A Licence To Thrill: Skyscrapers


Times and tastes have changed. It is no longer enough to be a tall building with just a restaurant at the top offering a birds-eye view of the city: visitors want to walk, jump, even slide, high in the sky.

A thrill-seeker generation is game for something special – an added attraction, a visitor experience – and the property market is feeding global demand, delivering towering structures with a difference worldwide.

In Canada, Toronto has the EdgeWalk, where you can go full-circle, hands-free in a harness all the way round the roof on the exterior, atop the 116-storey CN Tower. If you would rather jump than walk, New Zealand offers the Auckland SkyJump, where daredevil visitors plummet on a wire 192 feet down the Sky Tower, at a speed of 85km/h.

BRAUN Battle of the Year MIddle East 2011This dynamic growth pattern in commercial high-rise development appears part of a broader trend affecting the tourism market at large, observes Wayne Allison, National Director, Project Management, at JLL.

“There’s an evolution in tourism, which is proving influential. For attractions and destinations to engage and connect, perhaps repeatedly, there has to be a value-add,” he says. “This seems to be a driver not just for bolt-ons to new buildings, but also upgrades to existing, even historic landmarks. Both the Eiffel Tower and Tower Bridge now have a feature glass floor and there is a demand for more interactive and immersive kinds of visitor experience, especially among a younger demographic.”

When tall alone is not enough

To boost the profile of an aspiring world city in a global marketplace, signature high-rise structures still represent a must-have for 21st-century development. However, with competition rising like the skyline, the real estate challenge is changing. As a crowdpuller, tall still works, just not on its own, explains Emma Cullen, Projects & Marketing Manager for the Eureka Skydeck experience, in Melbourne, Australia.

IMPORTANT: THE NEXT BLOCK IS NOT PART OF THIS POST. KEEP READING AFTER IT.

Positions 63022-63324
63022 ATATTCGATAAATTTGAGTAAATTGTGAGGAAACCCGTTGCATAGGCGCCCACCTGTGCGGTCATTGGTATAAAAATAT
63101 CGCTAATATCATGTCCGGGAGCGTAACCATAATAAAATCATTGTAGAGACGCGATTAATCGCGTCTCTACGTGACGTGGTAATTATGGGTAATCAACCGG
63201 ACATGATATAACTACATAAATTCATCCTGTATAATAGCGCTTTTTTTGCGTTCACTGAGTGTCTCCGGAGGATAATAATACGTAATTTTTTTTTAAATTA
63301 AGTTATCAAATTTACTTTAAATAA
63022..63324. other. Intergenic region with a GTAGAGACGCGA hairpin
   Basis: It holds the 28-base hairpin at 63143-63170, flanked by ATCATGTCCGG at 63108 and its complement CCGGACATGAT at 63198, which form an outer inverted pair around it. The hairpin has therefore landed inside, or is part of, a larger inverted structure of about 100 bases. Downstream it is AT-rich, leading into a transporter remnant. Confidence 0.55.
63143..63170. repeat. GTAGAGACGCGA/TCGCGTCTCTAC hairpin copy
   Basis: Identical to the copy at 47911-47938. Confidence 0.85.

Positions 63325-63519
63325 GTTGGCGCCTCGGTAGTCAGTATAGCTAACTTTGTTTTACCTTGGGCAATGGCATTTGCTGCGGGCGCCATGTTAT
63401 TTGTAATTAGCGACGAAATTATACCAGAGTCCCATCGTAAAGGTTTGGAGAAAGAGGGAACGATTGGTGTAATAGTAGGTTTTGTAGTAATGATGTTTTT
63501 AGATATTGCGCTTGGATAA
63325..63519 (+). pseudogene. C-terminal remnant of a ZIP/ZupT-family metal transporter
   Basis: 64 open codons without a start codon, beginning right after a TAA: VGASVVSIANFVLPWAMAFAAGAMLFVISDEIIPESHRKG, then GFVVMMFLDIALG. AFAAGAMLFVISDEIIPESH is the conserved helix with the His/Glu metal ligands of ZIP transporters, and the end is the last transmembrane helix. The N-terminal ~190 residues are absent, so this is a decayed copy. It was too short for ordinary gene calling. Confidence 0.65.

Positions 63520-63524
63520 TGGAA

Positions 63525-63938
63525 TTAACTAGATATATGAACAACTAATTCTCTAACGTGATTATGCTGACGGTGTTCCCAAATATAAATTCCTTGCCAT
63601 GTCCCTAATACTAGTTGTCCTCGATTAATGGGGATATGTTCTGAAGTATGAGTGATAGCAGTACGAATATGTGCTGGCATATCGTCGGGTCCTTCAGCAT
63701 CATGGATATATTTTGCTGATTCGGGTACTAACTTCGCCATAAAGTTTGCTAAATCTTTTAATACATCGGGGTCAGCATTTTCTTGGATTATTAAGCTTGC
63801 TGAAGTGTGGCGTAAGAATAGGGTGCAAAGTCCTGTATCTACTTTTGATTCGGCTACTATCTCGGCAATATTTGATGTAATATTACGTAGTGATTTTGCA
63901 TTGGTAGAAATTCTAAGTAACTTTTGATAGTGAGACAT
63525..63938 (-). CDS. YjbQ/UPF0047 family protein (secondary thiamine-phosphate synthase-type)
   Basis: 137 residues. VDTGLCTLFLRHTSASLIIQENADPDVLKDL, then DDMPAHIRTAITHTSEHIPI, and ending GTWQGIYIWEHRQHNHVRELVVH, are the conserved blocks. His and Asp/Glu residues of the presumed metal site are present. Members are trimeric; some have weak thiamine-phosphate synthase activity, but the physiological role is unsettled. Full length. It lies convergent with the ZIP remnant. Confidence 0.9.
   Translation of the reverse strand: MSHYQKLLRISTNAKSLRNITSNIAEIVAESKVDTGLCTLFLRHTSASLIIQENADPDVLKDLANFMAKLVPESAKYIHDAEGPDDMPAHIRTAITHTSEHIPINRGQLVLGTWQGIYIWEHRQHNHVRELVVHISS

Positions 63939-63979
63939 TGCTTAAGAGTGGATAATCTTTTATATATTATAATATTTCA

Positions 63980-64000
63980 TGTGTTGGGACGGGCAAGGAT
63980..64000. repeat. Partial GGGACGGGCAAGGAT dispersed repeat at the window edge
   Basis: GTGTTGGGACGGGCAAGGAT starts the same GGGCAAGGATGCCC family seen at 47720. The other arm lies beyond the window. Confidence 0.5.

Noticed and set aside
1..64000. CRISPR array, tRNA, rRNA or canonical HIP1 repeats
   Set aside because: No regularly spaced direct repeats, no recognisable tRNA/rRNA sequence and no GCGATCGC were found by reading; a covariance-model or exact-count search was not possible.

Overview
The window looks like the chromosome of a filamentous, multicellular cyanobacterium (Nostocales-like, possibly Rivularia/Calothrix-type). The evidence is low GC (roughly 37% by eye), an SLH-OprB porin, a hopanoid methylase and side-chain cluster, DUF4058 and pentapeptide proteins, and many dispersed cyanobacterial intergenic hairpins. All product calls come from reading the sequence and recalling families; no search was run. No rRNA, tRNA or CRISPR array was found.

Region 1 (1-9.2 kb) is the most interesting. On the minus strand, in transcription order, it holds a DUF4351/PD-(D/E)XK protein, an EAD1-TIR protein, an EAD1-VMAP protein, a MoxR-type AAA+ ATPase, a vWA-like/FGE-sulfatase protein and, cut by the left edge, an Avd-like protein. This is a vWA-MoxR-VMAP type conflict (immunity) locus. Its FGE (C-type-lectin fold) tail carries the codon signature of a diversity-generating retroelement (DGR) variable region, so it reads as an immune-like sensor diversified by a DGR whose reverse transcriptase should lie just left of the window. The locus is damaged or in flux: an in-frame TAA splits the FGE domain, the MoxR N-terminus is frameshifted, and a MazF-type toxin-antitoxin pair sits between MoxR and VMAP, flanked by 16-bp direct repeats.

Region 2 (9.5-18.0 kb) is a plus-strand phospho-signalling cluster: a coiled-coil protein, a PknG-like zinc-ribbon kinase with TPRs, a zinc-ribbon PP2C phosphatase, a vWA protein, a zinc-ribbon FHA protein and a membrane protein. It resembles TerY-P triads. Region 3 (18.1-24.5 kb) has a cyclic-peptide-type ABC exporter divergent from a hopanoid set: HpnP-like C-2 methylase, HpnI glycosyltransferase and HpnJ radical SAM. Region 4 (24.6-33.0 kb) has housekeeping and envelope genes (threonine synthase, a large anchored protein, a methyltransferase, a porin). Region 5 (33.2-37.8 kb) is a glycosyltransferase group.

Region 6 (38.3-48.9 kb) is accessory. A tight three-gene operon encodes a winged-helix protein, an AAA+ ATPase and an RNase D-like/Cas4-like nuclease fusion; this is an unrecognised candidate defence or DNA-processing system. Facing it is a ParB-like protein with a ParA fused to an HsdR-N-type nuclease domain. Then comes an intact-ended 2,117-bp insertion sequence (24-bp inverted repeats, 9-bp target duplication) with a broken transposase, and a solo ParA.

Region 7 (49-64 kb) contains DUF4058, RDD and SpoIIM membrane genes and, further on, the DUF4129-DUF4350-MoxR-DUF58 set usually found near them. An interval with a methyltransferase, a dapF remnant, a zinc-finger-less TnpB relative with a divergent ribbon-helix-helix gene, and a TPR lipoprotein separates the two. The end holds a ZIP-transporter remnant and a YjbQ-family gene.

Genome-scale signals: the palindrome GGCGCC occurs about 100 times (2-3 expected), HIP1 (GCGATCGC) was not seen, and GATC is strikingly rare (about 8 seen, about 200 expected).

“Tall buildings have always played a big role,” she says. “Most large cities can be identified by a single tower or structure, such as the Empire State Building, Burj Khalifa or The Shard. Now, however, with the growth of urban high-rise living, a tower’s beautiful design or highest peak doesn’t automatically grant icon status.”

Cullen speaks from a unique perspective, literally. A gold-plated skyscraper by the Yarra River, Eureka Tower is the world’s tallest residential building, boasting the highest public observation deck in the Southern Hemisphere. As well as an unparalleled visual panorama, Eureka Skydeck is also home to the Edge Experience – a glass cube that projects out from the 88th floor suspending visitors almost 300 meters above the city.


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